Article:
I say that a cell address is "normally" noted as a combination of its column letter and row number only because you can switch to a different style of cell address notation, known affectionately as the R1C1 reference style. It has this wonderful appellation because, in this system, R1C1 is the first cell of every worksheet instead of A1. You turn on the R1C1 system by choosing Tools[right arrow]Options and then, on the General tab in the Options dialog box, clicking the R1C1 Reference Style check box.
Note the following two big differences between the normal A1 style cell addresses and the R1C1 style addresses:
* R1C1 style addresses don't ever use the column letter. In fact, numbers replace the letters in the column header, as shown in Figure 1-2.
* R1C1 style addresses always note the row position, and then the column position of each cell. Normal A1 style cell addresses do the opposite by first noting the position of the column position (by letter), and then the row.
The big advantage of the regular A1 style cell addresses is that they're shorter. Therefore, most people find them easier to deal with (especially in formulas), because their addresses don't have to include the R and C abbreviations (letters always designate columns and numbers always designate rows).
The big disadvantage of the A1 style cell address is that the cell addresses must duplicate letters in order to designate any column past 26 (and each worksheet contains a total of 256 columns). When referring to cell addresses hanging out in the wilds of a worksheet, the R1C1 cell address system suddenly doesn't seem so bad. For example, if you're using the R1C1 style address system and the data you want is in cell R1C52 of the worksheet, you have a good idea of the cell's general location relative to the first cell. If, on the other hand, you're using the normal A1 style reference system, and the data you want is in cell AZ1, you probably don't have a clue where that cell is located in relation to the first cell, A1, except that it's somewhere pretty far over in the same row.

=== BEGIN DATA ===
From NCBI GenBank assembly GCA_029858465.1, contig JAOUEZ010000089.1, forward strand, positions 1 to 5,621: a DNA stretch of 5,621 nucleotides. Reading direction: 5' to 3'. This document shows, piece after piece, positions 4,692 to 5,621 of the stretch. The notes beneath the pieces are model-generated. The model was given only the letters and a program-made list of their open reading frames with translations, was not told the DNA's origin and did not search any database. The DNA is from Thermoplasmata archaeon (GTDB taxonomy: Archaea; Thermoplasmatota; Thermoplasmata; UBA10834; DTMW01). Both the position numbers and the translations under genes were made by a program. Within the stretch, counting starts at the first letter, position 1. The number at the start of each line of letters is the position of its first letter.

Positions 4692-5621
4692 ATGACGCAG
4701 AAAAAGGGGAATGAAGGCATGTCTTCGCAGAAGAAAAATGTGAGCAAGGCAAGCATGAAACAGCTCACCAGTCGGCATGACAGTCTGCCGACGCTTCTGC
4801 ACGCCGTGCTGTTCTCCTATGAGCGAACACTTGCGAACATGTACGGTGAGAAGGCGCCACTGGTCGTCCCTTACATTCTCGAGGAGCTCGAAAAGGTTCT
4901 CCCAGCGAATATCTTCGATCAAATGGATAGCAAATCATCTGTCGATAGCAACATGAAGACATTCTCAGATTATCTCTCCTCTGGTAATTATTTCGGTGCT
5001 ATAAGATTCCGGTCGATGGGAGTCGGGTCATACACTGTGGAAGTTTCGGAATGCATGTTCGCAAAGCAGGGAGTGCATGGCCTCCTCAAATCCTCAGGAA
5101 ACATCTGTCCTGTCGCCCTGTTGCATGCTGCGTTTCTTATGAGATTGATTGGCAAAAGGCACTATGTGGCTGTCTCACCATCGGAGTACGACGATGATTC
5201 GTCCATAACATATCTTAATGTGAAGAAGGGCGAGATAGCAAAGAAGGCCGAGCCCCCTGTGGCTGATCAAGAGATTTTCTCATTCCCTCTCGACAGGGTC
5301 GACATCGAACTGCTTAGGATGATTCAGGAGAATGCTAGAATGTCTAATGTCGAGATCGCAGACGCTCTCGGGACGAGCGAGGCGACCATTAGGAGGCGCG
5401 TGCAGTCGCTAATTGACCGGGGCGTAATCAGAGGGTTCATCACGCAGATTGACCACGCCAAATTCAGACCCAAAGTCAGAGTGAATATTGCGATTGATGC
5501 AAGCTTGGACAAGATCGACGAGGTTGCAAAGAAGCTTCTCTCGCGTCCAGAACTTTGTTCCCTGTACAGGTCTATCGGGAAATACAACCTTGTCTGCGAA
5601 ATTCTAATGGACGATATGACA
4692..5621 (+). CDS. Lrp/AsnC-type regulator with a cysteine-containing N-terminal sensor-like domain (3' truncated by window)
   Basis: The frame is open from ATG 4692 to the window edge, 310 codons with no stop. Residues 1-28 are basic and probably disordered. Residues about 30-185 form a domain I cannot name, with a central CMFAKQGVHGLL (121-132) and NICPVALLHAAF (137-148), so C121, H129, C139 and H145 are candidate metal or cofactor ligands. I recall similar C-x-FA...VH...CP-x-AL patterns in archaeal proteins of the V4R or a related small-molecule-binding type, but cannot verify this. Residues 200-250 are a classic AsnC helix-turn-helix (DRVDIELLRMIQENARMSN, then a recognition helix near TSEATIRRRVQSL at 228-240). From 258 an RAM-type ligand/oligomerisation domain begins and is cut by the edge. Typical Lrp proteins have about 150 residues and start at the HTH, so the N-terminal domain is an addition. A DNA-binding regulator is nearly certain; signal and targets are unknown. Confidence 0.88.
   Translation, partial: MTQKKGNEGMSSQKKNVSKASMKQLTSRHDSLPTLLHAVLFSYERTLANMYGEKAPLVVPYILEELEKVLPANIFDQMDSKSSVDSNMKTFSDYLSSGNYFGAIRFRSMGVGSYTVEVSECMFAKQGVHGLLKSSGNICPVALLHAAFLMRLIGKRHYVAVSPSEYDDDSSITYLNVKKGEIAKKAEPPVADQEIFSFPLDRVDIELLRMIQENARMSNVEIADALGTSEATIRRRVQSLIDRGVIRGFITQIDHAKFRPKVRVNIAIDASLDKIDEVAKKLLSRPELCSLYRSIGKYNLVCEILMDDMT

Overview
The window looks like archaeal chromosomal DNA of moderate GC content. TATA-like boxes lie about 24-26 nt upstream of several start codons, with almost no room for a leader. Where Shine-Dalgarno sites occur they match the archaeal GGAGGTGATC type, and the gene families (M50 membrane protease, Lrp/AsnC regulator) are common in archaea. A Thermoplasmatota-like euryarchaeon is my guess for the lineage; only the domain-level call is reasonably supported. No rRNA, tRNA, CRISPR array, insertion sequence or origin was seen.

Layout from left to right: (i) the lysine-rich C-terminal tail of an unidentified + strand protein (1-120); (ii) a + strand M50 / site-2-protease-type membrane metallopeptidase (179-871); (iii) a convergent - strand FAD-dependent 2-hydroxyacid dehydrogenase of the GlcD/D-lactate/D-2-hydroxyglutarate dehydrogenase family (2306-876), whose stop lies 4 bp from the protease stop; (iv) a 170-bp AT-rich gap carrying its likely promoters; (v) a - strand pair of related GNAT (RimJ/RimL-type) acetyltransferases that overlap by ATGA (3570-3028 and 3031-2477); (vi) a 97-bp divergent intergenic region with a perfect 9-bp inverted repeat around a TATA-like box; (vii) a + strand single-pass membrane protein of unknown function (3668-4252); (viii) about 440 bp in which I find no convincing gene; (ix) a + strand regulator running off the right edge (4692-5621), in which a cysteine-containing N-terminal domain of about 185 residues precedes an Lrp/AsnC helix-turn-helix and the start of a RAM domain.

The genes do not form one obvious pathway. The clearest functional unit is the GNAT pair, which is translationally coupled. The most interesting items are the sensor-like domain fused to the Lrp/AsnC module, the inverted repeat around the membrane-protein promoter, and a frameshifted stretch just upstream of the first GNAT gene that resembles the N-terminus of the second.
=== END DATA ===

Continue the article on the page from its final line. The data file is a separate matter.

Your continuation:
Identifying the active cell
Regardless of which cell address system you have turned on, Excel indicates which cell you're working with at any given time (known as the active cell or current cell) in three ways:
* Listing its cell address at the beginning of the row immediately above the row with the worksheet's Column header (this area is known as the Name box)
* Highlighting in gold the cell's column and row in the Column and Row header, respectively
* Displaying a heavy black border around the cell in the worksheet grid itself (known as the cell pointer)
Figure 1-3 illustrates these three ways of identifying the active cell. In this figure, you can bet your bottom dollar that cell C7 is the active cell in this worksheet because C7 appears in the Name box and the cell pointer is located at the intersection of column C and row 7, which, in turn, are both highlighted in a golden color on the Column and Row borders of the worksheet.
The three basic spreadsheet tasks
As I see it, you almost always end up doing the following three basic tasks when creating a new spreadsheet table or list:
* Entering the headings that define the layout of the spreadsheet table or list
* Entering the data in the table or list
* Formatting the data that you entered in the table or list
Note that most spreadsheet tables have both a row of column headings and a column of row headings that identify the different types of data that the tables contain. This stands in contrast to lists (also called data lists or databases in Excel) that use only a row of column headings at the top to identify their data.
The data that you enter in the cells of your table or list (see Book I, Chapter 2, for details) can consist of text, numbers, or even formulas that perform essential calculations. These calculations may use values or even sometimes text entered in other cells of the table or list.
After you've entered all the data, the formatting of the table or list data is mostly done. In formatting the data, you actually change the formatting of the cells containing the data. In other words, instead of actually making the text that you've entered in a particular cell bold and italic (as you might do in a Word document), you assign these attributes to the cell that holds this text. This way, the bold and italic attributes remain associated with the cell even after you delete the text or replace it with a number or a formula that returns a calculated value. Because formatting is so important in building a spreadsheet in Excel, I devote an entire chapter to it (see Book II, Chapter 2).
Beyond the spreadsheet